THE DECISION to focus on consumer desires and transparently declare how much farmers will get for
each product is paying up for a fledgling French retailer of basic food goods.
C’est Qui Le Patron? (Who is the boss?) was set up in 2016 to provide French consumers a brand that more closely aligned with their values and that provided a fair price to the farmers producing the food.
The founders of the business, brothers Laurent and Nicolas Chabanne, have been particularly strict in keeping the business free from outside influence as possible, which has meant not aligning with any major agribusinesses.
Speaking at the recent Grain Growers Innovation Generation conference, Shane Masters, head of food and agribusiness investments with French agricultural investment business Unigrains, said the C’es Qui Le Patron team had built up a niche in products such as milk and flour.
As part of the transparency pledge on the labelling the consumer can see how much a farmer will receive as a result of retail sales.
“For a $2.70 package of flour the consumers will be able to see there is a guaranteed price paid of $326 a tonne for the wheat to the farmer,” Mr Masters said.
The brand is likely to spark the interest of both Australian consumers and farmers in light of high profile controversies about pricing, such as the major supermarkets selling $1 a litre milk, meaning dairy farmers were paid less than the cost of production.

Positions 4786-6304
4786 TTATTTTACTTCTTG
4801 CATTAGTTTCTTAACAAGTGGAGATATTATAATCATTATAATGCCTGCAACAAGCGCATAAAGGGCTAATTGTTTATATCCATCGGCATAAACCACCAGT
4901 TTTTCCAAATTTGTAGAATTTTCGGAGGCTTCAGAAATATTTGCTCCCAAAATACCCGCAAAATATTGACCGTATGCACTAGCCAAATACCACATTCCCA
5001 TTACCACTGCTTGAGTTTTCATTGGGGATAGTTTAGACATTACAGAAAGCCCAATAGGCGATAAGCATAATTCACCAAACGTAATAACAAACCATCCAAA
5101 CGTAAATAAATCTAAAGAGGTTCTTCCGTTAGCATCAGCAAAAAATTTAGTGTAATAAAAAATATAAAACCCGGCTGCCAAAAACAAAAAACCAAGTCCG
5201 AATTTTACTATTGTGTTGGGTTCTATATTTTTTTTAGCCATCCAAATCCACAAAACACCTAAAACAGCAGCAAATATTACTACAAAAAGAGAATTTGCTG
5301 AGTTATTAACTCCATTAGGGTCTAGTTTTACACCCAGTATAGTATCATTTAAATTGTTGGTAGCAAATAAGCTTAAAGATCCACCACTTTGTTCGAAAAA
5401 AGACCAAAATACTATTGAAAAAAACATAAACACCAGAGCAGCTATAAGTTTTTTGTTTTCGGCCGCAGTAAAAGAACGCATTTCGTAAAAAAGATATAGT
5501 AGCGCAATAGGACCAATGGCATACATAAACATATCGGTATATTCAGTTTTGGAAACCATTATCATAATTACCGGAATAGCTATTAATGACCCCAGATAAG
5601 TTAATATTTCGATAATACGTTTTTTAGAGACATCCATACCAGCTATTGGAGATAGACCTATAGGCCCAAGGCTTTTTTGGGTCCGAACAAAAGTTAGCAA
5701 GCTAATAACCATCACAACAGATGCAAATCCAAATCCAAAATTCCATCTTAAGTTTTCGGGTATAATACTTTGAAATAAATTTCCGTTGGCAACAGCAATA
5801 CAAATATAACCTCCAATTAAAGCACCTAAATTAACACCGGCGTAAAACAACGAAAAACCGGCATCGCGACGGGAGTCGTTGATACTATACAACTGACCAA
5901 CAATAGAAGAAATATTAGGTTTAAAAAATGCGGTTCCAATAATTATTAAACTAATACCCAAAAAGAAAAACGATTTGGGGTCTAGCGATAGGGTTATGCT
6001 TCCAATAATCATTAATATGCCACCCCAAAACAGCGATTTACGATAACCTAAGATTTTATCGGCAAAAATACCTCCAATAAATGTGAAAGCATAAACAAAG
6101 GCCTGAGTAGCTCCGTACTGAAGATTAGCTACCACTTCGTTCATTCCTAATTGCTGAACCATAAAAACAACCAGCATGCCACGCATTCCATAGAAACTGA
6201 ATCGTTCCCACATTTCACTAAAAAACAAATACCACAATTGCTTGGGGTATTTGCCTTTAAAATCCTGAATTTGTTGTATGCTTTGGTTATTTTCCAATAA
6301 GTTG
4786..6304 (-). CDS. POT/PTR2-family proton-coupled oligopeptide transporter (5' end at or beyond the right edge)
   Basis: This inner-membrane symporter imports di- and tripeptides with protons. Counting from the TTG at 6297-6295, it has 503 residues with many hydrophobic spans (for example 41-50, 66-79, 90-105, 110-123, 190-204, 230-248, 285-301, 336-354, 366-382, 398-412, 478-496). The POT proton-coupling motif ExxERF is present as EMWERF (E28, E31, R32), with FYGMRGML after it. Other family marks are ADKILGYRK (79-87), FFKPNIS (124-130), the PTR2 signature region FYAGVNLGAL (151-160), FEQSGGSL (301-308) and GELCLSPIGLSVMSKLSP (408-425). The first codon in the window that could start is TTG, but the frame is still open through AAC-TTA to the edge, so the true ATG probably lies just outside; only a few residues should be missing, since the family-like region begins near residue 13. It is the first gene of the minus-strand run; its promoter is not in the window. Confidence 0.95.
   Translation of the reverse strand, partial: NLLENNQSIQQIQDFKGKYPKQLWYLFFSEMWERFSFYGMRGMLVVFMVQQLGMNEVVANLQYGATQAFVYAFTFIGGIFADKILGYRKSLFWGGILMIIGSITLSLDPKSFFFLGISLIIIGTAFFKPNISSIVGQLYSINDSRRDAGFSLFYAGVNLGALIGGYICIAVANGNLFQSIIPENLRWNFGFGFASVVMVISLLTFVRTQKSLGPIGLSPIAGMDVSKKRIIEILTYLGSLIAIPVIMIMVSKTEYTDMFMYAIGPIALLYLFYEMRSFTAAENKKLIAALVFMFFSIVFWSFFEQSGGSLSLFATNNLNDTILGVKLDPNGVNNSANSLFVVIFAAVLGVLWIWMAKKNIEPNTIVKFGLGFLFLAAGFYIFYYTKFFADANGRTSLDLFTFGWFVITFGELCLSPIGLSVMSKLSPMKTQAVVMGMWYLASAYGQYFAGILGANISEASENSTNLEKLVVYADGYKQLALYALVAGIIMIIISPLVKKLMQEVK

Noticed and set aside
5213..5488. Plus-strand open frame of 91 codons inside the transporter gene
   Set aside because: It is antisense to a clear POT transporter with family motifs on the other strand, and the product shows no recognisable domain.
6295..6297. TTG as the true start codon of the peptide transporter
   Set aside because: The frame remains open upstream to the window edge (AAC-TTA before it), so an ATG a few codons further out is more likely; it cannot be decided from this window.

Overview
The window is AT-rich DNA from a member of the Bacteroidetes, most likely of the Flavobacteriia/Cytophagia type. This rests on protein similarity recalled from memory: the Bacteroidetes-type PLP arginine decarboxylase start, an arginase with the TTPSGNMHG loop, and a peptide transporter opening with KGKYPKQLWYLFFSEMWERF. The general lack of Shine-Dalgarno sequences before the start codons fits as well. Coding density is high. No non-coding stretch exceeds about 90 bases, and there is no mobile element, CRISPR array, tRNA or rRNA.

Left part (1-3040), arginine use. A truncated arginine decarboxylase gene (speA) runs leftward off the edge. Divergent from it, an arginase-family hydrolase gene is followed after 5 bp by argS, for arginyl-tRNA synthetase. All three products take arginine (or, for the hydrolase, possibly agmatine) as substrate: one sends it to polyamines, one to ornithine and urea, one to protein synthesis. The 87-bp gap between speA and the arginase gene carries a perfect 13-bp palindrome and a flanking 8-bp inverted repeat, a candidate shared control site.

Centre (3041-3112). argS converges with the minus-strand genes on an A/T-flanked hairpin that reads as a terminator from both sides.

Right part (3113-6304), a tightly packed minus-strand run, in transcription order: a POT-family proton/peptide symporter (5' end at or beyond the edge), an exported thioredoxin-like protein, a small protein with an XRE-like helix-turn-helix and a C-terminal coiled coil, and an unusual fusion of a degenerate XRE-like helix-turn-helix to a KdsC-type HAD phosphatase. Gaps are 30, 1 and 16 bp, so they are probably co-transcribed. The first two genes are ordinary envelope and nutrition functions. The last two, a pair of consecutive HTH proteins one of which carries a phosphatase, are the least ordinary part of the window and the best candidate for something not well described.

Mr Masters said providing the data on the prices received by growers would not be particularly onerous.
“You could forward buy the grain at an acceptable price and then show what you are doing, it certainly is working in France, the guys have enjoyed huge success.”
The C’Est Le Patron brand first emerged from a similar situation to Australia, with French dairy farmers struggling to make ends meet due to low milk prices.
As part of the deal, consumers surveys were used to decide on the characteristics of the final product, including the grazing style of the cows and the amount paid to the farmer, with the most popular responses chosen.
Along with paying a fair price to farmers, consumers of the brand have also highlighted environmental concerns, saying they are happy to pay slightly more to ensure for an environmentally friendly option.
Similar initiatives are now being launched across southern Europe in nations such as Spain and Italy.